Rhode Island Governor Gina Raimondo has signed a bill permitting cultivation, production and processing of industrial hemp for commercial purposes in the state.
The medical use and cultivation of marijuana under certain circumstances was already permitted in Rhode Island, but hemp was still off the table.
Originally introduced on May 19, on June 17, Rhode Island’s House passed the amended “Hemp Growth Act” (House Bill 8232 – H8232) unanimously. Then, the following day, the Senate voted 26 – 7 in favour.
Governor Raimondo signed the bill into law yesterday, which will go into effect from the beginning of next year.
Industrial hemp will be treated ad an agricultural crop and regulated by the Rhode Island Department of Business Regulation. All growers and those handling hemp will be required to have a hemp license issued by the department.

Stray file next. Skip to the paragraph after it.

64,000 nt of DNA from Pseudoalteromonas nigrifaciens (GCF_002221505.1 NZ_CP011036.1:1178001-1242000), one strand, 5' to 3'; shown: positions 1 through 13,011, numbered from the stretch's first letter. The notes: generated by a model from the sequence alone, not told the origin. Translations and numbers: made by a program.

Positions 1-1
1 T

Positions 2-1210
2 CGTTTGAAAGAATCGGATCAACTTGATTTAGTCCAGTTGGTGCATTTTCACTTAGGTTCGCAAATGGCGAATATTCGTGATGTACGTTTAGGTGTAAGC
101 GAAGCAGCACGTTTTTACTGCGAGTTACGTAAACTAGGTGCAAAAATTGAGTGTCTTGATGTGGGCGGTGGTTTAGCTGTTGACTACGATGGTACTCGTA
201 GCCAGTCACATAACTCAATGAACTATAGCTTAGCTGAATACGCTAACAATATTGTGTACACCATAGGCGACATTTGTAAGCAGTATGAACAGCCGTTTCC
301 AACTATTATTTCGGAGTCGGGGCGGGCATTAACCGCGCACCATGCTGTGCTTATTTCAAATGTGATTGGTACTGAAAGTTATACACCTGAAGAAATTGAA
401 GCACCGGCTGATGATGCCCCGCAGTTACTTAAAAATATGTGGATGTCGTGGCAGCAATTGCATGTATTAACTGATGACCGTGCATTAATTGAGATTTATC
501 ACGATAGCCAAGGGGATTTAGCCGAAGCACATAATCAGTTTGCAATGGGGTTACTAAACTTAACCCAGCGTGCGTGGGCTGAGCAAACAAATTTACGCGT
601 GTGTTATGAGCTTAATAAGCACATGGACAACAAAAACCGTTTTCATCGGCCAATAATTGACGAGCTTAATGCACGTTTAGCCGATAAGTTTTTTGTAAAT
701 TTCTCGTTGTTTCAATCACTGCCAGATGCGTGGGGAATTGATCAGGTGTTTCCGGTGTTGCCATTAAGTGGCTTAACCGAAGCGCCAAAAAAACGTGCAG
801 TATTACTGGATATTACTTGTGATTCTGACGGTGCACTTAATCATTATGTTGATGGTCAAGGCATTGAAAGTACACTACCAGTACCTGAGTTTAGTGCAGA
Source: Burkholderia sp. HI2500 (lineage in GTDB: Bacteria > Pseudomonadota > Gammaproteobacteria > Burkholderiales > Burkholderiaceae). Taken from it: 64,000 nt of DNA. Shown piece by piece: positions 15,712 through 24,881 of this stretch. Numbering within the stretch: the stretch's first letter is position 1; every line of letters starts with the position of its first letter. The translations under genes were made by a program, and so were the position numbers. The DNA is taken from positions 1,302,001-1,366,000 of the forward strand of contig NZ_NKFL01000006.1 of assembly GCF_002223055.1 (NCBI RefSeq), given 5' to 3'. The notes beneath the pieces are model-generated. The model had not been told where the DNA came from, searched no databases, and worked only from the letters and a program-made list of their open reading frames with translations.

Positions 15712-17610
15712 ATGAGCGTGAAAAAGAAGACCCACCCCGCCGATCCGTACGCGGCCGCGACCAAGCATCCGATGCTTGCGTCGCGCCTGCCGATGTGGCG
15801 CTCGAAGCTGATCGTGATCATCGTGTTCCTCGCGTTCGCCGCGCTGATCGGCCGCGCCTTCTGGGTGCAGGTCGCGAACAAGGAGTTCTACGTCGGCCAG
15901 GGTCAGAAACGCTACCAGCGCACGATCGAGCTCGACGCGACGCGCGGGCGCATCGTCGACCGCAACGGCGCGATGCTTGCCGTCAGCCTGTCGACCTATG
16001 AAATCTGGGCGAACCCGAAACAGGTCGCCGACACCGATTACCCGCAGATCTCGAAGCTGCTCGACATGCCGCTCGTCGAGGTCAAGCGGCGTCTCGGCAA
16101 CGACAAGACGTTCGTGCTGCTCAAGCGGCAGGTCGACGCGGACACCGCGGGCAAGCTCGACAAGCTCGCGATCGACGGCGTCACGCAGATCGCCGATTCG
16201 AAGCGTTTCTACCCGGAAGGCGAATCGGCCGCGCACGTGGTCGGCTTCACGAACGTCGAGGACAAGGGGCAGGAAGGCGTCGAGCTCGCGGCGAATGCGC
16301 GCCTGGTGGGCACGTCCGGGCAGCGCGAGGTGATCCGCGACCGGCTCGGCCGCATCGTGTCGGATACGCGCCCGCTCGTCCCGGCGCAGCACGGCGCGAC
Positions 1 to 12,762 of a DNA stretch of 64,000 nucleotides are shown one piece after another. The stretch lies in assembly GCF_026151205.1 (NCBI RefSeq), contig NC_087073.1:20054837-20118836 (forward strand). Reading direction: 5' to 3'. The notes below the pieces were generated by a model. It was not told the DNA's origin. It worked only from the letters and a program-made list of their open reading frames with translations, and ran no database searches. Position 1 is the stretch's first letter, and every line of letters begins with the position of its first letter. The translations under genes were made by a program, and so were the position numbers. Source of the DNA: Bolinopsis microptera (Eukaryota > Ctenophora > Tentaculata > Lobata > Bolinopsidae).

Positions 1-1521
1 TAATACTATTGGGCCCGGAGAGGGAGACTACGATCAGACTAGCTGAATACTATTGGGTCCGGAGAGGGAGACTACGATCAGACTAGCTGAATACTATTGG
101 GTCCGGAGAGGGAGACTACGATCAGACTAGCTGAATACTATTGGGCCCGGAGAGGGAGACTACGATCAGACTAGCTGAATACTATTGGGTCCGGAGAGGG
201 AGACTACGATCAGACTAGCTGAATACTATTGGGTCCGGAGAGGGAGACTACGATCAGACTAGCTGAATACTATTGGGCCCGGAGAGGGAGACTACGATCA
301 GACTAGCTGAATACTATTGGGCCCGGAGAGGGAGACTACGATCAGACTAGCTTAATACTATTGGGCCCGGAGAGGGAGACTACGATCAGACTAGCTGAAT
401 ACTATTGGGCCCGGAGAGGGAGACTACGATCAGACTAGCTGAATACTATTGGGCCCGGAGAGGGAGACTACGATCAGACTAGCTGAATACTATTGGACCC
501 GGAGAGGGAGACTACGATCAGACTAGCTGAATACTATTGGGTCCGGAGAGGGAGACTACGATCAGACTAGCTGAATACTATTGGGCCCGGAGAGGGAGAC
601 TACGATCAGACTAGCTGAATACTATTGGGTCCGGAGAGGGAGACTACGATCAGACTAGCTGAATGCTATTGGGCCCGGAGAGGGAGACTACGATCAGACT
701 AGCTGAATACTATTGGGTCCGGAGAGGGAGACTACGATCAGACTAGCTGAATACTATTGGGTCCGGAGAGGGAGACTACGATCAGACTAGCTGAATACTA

The Act ignores federal regulations that only permit the cultivation of hemp for research by registered research institutions. These regulations have resulted in the United States becoming the largest importer of hemp products, most of which comes from China.
The bill says as states are not required to enforce federal law, it does not put Rhode Island in violation of federal law.
The new legislation also enables higher educational institutions to cultivate hemp for educational and research purposes with the approval of the state’s department of health.
“While prospective hemp growers would still have to take federal law into consideration, by eliminating the state requirement for federal permission, the Rhode Island law would clear away a major obstacle to widespread commercial hemp farming within the borders of the state,” states the Tenth Amendment Center.
With regard to processing hemp, the department is yet to adopt rules regarding permissible methods of extraction of cannabinoids such as cannabidiol (CBD) and tetrahydrocannabinol (THC), but has already ruled out butane extraction methods.
The full text of the Hemp Growth Act (House Bill 8232 – H8232) can be viewed here.
In related news, earlier this month Gov. Raimondo signed legislation that adds post-traumatic stress disorder to the list of conditions that may be treated with medical marijuana.
More than 10,000 people in Rhode Island carry medical marijuana cards.